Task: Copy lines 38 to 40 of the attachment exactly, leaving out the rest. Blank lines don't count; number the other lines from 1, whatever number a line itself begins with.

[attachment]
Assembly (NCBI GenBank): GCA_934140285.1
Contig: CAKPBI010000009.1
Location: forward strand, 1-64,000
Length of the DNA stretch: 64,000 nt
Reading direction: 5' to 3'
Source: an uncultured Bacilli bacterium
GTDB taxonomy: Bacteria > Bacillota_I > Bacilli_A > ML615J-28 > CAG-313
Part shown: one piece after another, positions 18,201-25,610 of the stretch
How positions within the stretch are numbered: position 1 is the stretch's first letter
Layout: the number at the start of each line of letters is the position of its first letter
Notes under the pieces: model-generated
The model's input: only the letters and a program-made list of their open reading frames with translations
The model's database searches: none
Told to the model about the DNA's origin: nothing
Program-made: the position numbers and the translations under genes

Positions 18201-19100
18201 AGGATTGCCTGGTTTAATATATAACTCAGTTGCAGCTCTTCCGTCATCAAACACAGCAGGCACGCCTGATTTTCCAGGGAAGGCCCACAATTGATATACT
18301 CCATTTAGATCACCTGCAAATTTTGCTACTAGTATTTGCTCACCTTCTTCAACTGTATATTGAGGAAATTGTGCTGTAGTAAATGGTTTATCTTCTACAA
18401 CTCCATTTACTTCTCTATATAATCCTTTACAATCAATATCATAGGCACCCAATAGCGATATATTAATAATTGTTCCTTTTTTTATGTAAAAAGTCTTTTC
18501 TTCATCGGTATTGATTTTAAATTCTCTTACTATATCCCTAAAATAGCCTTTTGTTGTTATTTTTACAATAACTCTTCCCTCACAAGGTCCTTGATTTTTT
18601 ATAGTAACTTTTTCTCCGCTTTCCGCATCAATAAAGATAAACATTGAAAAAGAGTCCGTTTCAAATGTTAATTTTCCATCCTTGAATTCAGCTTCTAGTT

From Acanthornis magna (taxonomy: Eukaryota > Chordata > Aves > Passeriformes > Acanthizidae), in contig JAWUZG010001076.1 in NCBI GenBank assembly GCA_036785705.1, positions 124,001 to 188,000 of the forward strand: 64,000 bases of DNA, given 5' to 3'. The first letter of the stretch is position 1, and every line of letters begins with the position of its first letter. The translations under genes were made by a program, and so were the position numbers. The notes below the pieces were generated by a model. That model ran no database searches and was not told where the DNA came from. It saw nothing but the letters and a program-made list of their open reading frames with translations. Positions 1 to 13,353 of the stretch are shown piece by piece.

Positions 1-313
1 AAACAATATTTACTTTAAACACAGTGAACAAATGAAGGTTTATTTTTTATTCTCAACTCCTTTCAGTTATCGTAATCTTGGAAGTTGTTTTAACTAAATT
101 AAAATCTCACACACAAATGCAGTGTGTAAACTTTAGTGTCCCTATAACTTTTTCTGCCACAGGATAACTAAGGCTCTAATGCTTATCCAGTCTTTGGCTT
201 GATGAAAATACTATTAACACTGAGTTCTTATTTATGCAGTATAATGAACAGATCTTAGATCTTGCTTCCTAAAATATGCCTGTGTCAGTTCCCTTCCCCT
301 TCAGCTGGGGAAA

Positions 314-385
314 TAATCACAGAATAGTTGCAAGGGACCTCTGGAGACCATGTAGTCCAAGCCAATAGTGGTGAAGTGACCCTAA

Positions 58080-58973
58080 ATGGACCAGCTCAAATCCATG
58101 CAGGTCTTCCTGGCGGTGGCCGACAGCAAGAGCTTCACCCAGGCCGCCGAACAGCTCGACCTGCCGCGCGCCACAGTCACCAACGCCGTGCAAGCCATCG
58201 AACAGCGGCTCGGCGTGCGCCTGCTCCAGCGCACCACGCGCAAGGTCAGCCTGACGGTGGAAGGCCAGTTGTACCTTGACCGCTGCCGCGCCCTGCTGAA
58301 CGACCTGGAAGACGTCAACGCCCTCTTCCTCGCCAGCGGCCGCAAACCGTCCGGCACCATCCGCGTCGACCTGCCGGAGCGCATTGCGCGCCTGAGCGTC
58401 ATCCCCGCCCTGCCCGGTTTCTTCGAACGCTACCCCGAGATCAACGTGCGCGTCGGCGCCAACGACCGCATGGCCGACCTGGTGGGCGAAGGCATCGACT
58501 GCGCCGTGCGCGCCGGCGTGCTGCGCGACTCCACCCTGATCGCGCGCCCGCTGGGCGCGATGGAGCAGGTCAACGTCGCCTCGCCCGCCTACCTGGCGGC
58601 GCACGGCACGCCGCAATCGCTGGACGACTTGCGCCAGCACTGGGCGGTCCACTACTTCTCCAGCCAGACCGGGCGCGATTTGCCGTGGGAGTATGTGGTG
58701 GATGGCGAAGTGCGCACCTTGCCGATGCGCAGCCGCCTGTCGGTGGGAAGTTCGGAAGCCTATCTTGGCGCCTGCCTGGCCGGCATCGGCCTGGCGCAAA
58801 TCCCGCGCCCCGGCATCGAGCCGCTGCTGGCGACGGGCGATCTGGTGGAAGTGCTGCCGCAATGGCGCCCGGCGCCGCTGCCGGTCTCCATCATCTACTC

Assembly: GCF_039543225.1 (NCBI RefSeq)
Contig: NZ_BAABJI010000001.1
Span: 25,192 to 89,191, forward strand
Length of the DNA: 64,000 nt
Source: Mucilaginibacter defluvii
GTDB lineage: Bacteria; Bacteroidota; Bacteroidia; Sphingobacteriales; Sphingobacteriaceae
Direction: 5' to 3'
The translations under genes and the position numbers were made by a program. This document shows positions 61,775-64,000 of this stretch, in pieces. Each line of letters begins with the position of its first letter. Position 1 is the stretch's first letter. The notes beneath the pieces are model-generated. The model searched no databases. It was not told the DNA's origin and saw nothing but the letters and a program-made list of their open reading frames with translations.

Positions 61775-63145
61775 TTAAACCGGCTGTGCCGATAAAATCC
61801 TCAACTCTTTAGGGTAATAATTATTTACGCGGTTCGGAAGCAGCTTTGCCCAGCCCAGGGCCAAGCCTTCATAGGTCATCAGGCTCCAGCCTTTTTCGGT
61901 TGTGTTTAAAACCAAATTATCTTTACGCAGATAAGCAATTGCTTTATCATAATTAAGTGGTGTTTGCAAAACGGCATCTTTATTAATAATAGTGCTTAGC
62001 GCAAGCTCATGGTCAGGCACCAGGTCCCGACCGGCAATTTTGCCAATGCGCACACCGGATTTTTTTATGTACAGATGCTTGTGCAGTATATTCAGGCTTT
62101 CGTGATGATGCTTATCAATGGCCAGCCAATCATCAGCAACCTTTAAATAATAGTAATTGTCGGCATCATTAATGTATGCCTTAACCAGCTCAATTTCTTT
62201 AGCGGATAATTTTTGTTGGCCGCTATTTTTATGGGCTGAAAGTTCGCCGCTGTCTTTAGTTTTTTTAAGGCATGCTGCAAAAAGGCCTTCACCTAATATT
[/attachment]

58701 GATGGCGAAGTGCGCACCTTGCCGATGCGCAGCCGCCTGTCGGTGGGAAGTTCGGAAGCCTATCTTGGCGCCTGCCTGGCCGGCATCGGCCTGGCGCAAA
58801 TCCCGCGCCCCGGCATCGAGCCGCTGCTGGCGACGGGCGATCTGGTGGAAGTGCTGCCGCAATGGCGCCCGGCGCCGCTGCCGGTCTCCATCATCTACTC

Assembly: GCF_039543225.1 (NCBI RefSeq)